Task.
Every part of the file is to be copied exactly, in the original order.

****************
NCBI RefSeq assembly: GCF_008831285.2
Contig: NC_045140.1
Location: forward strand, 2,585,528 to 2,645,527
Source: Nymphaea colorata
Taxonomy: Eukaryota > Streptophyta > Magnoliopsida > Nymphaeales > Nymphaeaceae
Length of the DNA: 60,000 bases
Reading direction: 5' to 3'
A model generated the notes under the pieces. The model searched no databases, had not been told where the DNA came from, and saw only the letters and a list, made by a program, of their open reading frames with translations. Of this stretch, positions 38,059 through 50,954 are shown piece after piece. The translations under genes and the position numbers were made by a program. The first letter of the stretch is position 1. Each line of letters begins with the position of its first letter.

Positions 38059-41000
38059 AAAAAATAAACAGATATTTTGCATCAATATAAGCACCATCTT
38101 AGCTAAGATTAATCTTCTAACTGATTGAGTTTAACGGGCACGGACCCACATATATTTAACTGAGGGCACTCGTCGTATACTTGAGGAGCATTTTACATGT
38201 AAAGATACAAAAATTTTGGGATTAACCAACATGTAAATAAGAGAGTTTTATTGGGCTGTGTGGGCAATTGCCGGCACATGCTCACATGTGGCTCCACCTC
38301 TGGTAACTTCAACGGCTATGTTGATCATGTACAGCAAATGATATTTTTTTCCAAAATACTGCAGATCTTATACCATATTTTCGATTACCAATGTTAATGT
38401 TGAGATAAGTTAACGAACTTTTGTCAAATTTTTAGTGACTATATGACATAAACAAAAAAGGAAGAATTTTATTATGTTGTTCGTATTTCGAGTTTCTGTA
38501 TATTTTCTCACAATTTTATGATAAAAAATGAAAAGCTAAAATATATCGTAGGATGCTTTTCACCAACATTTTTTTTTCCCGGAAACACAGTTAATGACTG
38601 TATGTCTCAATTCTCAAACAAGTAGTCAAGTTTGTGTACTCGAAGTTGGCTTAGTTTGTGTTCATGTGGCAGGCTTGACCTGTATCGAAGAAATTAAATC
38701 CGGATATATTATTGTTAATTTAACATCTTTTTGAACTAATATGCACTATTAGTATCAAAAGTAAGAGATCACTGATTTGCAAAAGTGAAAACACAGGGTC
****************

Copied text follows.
NCBI RefSeq assembly: GCF_008831285.2
Contig: NC_045140.1
Location: forward strand, 2,585,528 to 2,645,527
Source: Nymphaea colorata
Taxonomy: Eukaryota > Streptophyta > Magnoliopsida > Nymphaeales > Nymphaeaceae
Length of the DNA: 60,000 bases
Reading direction: 5' to 3'
A model generated the notes under the pieces. The model searched no databases, had not been told where the DNA came from, and saw only the letters and a list, made by a program, of their open reading frames with translations. Of this stretch, positions 38,059 through 50,954 are shown piece after piece. The translations under genes and the position numbers were made by a program. The first letter of the stretch is position 1. Each line of letters begins with the position of its first letter.

Positions 38059-41000
38059 AAAAAATAAACAGATATTTTGCATCAATATAAGCACCATCTT
38101 AGCTAAGATTAATCTTCTAACTGATTGAGTTTAACGGGCACGGACCCACATATATTTAACTGAGGGCACTCGTCGTATACTTGAGGAGCATTTTACATGT
38201 AAAGATACAAAAATTTTGGGATTAACCAACATGTAAATAAGAGAGTTTTATTGGGCTGTGTGGGCAATTGCCGGCACATGCTCACATGTGGCTCCACCTC
38301 TGGTAACTTCAACGGCTATGTTGATCATGTACAGCAAATGATATTTTTTTCCAAAATACTGCAGATCTTATACCATATTTTCGATTACCAATGTTAATGT
38401 TGAGATAAGTTAACGAACTTTTGTCAAATTTTTAGTGACTATATGACATAAACAAAAAAGGAAGAATTTTATTATGTTGTTCGTATTTCGAGTTTCTGTA
38501 TATTTTCTCACAATTTTATGATAAAAAATGAAAAGCTAAAATATATCGTAGGATGCTTTTCACCAACATTTTTTTTTCCCGGAAACACAGTTAATGACTG
38601 TATGTCTCAATTCTCAAACAAGTAGTCAAGTTTGTGTACTCGAAGTTGGCTTAGTTTGTGTTCATGTGGCAGGCTTGACCTGTATCGAAGAAATTAAATC
38701 CGGATATATTATTGTTAATTTAACATCTTTTTGAACTAATATGCACTATTAGTATCAAAAGTAAGAGATCACTGATTTGCAAAAGTGAAAACACAGGGTC